Monthly Archives: April 2014

International ICT Education Trend

Extending the Reach of High Quality P-12 Education through ICT: An International Trend

by Mark Sivy

Realizing that a well-educated populace is essential for boosting national prosperity and competitiveness in an international economy, top-level education departments and ministries around the world are now focused on ensuring that their P-12 curricula and instruction are adjusted to modern standards. This task involves ensuring that learners have the specific skills, literacies, knowledge, and expertise that will ensure their success in the global marketplace. A crucial piece in accomplishing this, both in terms of learning outcomes and instructional delivery, is ICT (Information, Communications and Technology).

One-to-One InitiativeAs a driver of learning outcomes, ICT has played an important role in the development of new international curricular strategies. The Partnership for 21st Century Skills has been at the forefront of providing a basis for the remodeling and modernization of teaching, learning and curriculum, with ICT being a significant consideration. Even though established as a US K-12 education initiative, the organization’s recommendations have global relevance and implications. One of the major categories found within the Partnership’s renowned publication, P21 Framework Definitions document, was created in response to the fact that we live in a global environment that is infused with and dependent upon technology and media. This portion of the document offers the following guidelines for the knowledge, skills, and expertise that student should possess as a result of the learning process:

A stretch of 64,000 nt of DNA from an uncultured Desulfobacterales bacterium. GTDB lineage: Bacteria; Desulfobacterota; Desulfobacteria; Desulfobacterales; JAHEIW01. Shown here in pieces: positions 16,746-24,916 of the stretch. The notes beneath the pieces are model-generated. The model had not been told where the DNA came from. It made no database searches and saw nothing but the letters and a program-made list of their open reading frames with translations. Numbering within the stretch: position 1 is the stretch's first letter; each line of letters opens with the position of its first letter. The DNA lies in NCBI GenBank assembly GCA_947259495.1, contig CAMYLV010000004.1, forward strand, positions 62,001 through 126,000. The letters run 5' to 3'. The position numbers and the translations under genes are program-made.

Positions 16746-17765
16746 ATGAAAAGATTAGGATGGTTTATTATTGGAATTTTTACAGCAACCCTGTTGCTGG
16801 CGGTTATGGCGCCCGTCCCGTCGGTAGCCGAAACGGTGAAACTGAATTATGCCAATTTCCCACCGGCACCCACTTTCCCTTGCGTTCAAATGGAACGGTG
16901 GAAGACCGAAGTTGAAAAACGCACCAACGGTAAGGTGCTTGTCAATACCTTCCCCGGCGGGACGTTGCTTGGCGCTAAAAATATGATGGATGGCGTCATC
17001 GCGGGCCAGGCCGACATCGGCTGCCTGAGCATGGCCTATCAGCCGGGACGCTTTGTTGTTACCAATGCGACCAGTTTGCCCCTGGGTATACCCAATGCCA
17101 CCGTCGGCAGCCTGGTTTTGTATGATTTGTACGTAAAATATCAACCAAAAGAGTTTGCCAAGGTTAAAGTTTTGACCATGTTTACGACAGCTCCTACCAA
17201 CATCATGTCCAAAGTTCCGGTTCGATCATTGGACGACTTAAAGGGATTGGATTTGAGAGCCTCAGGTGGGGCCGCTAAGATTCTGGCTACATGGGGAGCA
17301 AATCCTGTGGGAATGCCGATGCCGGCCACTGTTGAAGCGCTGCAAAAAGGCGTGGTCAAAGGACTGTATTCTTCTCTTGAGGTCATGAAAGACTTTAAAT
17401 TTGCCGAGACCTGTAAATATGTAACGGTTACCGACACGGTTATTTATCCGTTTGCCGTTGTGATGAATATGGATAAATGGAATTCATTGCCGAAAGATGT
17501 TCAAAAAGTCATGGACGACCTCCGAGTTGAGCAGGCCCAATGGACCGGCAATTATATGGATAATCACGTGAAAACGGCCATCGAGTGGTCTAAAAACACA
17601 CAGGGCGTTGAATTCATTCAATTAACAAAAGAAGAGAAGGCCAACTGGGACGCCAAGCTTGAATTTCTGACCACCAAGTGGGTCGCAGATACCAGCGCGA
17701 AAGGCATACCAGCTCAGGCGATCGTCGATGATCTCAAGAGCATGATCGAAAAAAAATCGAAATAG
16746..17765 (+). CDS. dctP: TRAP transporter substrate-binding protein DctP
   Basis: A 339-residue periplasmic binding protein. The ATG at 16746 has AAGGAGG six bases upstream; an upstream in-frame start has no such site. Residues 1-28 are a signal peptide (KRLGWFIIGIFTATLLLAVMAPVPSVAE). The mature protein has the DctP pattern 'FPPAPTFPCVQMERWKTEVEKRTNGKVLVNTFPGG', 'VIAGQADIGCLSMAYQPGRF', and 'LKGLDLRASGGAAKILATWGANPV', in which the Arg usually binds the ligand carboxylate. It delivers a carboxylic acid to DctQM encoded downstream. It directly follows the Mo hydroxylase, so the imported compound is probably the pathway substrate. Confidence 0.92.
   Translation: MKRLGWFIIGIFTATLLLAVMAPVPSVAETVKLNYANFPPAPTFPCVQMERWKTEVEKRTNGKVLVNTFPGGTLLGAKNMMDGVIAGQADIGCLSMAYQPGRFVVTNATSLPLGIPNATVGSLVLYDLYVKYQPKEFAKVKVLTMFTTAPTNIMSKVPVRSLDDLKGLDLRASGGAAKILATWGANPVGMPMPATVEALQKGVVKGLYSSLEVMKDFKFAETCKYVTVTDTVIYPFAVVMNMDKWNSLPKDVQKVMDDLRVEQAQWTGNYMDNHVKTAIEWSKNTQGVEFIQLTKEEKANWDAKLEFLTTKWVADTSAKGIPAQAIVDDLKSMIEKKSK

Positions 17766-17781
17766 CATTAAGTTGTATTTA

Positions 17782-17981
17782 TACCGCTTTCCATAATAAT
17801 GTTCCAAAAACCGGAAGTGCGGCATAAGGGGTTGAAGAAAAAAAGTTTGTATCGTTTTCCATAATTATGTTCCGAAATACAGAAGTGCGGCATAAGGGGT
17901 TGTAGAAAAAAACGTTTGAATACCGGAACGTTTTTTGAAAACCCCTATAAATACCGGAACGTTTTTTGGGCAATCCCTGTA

Information Literacy

  • Access and Evaluate Information
    • Access information efficiently (time) and effectively (sources)
    • Evaluate information critically and competently
  • Use and Manage Information
    • Use information accurately and creatively for the issue or problem at hand
    • Manage the flow of information from a wide variety of sources
    • Apply a fundamental understanding of the ethical/legal issues surrounding the access and use of information

Media Literacy

  • Analyze Media